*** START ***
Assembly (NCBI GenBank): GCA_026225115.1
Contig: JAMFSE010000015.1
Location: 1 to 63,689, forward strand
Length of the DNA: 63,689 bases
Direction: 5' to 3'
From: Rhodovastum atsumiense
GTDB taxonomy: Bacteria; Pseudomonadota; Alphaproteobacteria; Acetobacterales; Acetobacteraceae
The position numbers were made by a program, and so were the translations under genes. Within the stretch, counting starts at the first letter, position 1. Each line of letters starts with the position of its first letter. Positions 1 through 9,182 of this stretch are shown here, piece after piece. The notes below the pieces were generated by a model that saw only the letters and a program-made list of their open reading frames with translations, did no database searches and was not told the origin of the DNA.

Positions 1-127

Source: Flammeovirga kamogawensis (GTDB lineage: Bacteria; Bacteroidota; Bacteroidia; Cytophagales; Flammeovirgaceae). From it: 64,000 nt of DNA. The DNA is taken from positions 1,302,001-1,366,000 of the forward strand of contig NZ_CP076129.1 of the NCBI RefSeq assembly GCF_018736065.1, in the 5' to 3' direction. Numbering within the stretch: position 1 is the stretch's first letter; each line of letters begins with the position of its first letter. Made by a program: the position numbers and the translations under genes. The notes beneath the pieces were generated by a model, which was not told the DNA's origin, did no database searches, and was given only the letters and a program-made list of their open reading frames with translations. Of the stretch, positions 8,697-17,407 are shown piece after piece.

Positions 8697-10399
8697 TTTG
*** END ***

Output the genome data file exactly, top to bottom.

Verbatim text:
Assembly (NCBI GenBank): GCA_026225115.1
Contig: JAMFSE010000015.1
Location: 1 to 63,689, forward strand
Length of the DNA: 63,689 bases
Direction: 5' to 3'
From: Rhodovastum atsumiense
GTDB taxonomy: Bacteria; Pseudomonadota; Alphaproteobacteria; Acetobacterales; Acetobacteraceae
The position numbers were made by a program, and so were the translations under genes. Within the stretch, counting starts at the first letter, position 1. Each line of letters starts with the position of its first letter. Positions 1 through 9,182 of this stretch are shown here, piece after piece. The notes below the pieces were generated by a model that saw only the letters and a program-made list of their open reading frames with translations, did no database searches and was not told the origin of the DNA.

Positions 1-127

Source: Flammeovirga kamogawensis (GTDB lineage: Bacteria; Bacteroidota; Bacteroidia; Cytophagales; Flammeovirgaceae). From it: 64,000 nt of DNA. The DNA is taken from positions 1,302,001-1,366,000 of the forward strand of contig NZ_CP076129.1 of the NCBI RefSeq assembly GCF_018736065.1, in the 5' to 3' direction. Numbering within the stretch: position 1 is the stretch's first letter; each line of letters begins with the position of its first letter. Made by a program: the position numbers and the translations under genes. The notes beneath the pieces were generated by a model, which was not told the DNA's origin, did no database searches, and was given only the letters and a program-made list of their open reading frames with translations. Of the stretch, positions 8,697-17,407 are shown piece after piece.

Positions 8697-10399
8697 TTTG